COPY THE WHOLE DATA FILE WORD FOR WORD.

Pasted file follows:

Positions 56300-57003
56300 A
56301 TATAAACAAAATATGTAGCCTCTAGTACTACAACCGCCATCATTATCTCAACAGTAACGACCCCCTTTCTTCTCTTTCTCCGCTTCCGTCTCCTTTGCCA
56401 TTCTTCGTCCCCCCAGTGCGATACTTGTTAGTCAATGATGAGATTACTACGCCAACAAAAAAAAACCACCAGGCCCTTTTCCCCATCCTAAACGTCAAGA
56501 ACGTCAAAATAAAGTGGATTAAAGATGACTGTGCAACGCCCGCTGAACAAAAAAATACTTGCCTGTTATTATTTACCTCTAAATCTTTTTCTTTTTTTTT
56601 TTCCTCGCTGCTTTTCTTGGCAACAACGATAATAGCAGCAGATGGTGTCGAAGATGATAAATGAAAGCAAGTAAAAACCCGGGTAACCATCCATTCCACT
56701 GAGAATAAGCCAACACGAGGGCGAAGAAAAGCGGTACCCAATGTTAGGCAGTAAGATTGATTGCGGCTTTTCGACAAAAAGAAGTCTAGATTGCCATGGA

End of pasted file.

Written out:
Positions 56300-57003
56300 A
56301 TATAAACAAAATATGTAGCCTCTAGTACTACAACCGCCATCATTATCTCAACAGTAACGACCCCCTTTCTTCTCTTTCTCCGCTTCCGTCTCCTTTGCCA
56401 TTCTTCGTCCCCCCAGTGCGATACTTGTTAGTCAATGATGAGATTACTACGCCAACAAAAAAAAACCACCAGGCCCTTTTCCCCATCCTAAACGTCAAGA
56501 ACGTCAAAATAAAGTGGATTAAAGATGACTGTGCAACGCCCGCTGAACAAAAAAATACTTGCCTGTTATTATTTACCTCTAAATCTTTTTCTTTTTTTTT
56601 TTCCTCGCTGCTTTTCTTGGCAACAACGATAATAGCAGCAGATGGTGTCGAAGATGATAAATGAAAGCAAGTAAAAACCCGGGTAACCATCCATTCCACT
56701 GAGAATAAGCCAACACGAGGGCGAAGAAAAGCGGTACCCAATGTTAGGCAGTAAGATTGATTGCGGCTTTTCGACAAAAAGAAGTCTAGATTGCCATGGA